Stress – Strain Relationship

Tensile Testing
One basic ingredient in the study of the mechanics of deformable bodies is the resistive properties of materials. These properties relate the stresses to the strains and can only be determined by experiment.
One of the simplest tests for determining mechanical properties of a material is the tensile test. In this test, a load is applied along the longitudinal axis of a circular test specimen. The applied load and the resulting elongation of the member are measured.
Sometimes, the process is repeated with increased load until the desired load levels are reached or the specimen breaks.
Load-deformation data obtained from tensile and/or compressive tests do not give a direct indication of the material behavior, because they depend on the specimen geometry.
However, using the relationships we previously discussed, loads and deformations may be converted to stresses and strains 
        σ=P/A                                     ε =δ/L

σ = normal stress on a plane perpendicular to the longitudinal axis of the specimen
P = applied load
A = original cross sectional area
ε = normal strain in the longitudinal direction
δ = change in the specimen’s gage length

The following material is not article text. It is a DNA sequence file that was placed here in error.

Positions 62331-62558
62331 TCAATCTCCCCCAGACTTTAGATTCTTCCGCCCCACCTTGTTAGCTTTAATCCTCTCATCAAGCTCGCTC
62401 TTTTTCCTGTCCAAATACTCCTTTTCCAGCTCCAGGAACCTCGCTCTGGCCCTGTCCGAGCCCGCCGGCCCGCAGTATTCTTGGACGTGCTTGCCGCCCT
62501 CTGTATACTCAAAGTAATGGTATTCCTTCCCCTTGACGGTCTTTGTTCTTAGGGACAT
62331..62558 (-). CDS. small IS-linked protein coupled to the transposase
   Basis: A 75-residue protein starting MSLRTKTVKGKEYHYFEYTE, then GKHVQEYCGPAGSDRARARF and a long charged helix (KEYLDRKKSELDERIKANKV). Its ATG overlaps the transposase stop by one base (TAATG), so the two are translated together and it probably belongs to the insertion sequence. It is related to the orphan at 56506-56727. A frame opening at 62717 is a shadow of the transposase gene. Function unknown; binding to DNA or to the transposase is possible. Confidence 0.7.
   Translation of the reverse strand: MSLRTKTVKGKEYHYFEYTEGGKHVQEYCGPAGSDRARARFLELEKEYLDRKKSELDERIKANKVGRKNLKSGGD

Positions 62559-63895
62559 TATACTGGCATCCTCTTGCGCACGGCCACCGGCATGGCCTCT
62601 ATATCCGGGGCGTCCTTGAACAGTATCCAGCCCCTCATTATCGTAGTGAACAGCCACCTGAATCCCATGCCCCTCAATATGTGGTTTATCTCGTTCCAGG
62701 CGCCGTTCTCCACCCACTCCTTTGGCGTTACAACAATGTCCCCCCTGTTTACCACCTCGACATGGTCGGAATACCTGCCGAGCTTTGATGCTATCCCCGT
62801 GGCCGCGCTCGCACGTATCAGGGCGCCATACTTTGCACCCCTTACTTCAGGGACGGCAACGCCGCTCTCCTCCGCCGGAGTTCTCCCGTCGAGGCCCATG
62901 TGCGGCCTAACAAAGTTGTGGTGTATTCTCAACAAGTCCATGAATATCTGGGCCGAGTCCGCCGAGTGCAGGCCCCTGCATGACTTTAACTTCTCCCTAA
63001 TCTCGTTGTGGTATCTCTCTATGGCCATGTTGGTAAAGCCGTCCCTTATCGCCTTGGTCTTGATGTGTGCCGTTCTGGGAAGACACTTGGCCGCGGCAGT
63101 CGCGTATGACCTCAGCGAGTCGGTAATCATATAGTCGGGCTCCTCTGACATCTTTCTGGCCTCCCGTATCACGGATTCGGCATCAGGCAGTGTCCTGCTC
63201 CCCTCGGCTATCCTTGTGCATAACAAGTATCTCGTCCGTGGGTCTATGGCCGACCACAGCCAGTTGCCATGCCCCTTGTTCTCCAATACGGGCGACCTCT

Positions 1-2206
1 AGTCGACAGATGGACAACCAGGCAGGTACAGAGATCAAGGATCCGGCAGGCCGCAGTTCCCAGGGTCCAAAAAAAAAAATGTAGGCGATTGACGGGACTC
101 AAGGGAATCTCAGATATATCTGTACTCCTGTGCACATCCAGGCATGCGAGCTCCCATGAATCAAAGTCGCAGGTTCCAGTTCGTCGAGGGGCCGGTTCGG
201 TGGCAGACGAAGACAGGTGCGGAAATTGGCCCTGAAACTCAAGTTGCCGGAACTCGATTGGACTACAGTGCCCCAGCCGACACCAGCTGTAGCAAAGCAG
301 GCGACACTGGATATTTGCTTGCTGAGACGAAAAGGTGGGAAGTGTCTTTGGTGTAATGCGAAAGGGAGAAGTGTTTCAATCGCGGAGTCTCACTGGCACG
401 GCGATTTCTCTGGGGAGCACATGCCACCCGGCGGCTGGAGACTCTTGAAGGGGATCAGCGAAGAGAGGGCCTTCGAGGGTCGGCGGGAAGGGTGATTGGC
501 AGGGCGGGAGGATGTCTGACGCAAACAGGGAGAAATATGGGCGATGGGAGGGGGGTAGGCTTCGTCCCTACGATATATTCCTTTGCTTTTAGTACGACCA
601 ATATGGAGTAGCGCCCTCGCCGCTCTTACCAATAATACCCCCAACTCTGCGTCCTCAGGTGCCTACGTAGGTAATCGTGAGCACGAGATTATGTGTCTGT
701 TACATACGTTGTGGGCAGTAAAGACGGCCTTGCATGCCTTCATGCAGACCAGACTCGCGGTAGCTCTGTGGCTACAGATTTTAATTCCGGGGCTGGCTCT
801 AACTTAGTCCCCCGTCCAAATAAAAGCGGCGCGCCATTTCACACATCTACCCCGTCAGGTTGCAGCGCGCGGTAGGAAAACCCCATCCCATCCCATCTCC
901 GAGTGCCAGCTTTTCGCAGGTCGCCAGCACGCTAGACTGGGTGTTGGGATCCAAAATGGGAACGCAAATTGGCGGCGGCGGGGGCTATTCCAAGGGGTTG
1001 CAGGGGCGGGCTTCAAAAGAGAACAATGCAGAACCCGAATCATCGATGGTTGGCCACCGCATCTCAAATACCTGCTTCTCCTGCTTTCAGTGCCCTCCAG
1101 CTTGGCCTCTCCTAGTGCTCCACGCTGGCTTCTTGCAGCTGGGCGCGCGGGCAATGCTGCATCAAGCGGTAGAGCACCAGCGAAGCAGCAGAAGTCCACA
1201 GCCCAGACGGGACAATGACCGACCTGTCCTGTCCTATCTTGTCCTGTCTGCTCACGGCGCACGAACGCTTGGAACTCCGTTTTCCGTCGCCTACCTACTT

L = original gage length
The resulting stress-strain curve or diagram gives a direct indication of the material properties.
Note: Stress-strain diagrams are typically based upon the original cross sectional area and the initial gage length, even though these quantities change continuously during the test. These changes have a negligible effect except during the final stages of the test.
Aluminum Alloy
Load-deformation data Stress-strain data
Engineering stress and engineering strain are computed using the original specimen dimensions.

image Ductile Material Test Specimen
True stress and true strain are based upon instantaneous values of cross sectional area and gage length.
Stress strain curve

As shown in the previous diagram, the initial portion of the stress-strain diagram for most materials used in engineering structures is a straight line. For the initial portion of the diagram, the stress σ is directly proportional to the strain ε. Therefore, for a  specimen subjected to a uniaxial load, we can write
σ = Eε
This relationship is known as Hooke’s Law and was first recorded by Robert Hooke.
Note: Hooke’s Law describes only the initial linear portion of the stress-strain curve for a bar subjected to uniaxial extension.
The slope of the straight-line portion of the stress-strain diagram is called the Modulus of Elasticity or Young’s Modulus.
        E = σ/ε                                     (normal stress – strain)
         G = τ/γ                                     (shear stress – strain)
E = Elastic Modulus or Modulus of Elasticity
G = Shear Modulus or Modulus of Rigidity
Material Properties
σPL ⇒ Proportional Limit - Stress above which stress is not longer proportional to strain.
σEL ⇒ Elastic Limit - The maximum stress that can be applied without resulting in permanent deformation when unloaded.
σYP ⇒ Yield Point - Stress at which there are large increases in strain with little or no increase in stress. Among common structural materials, only steel exhibits this type of response.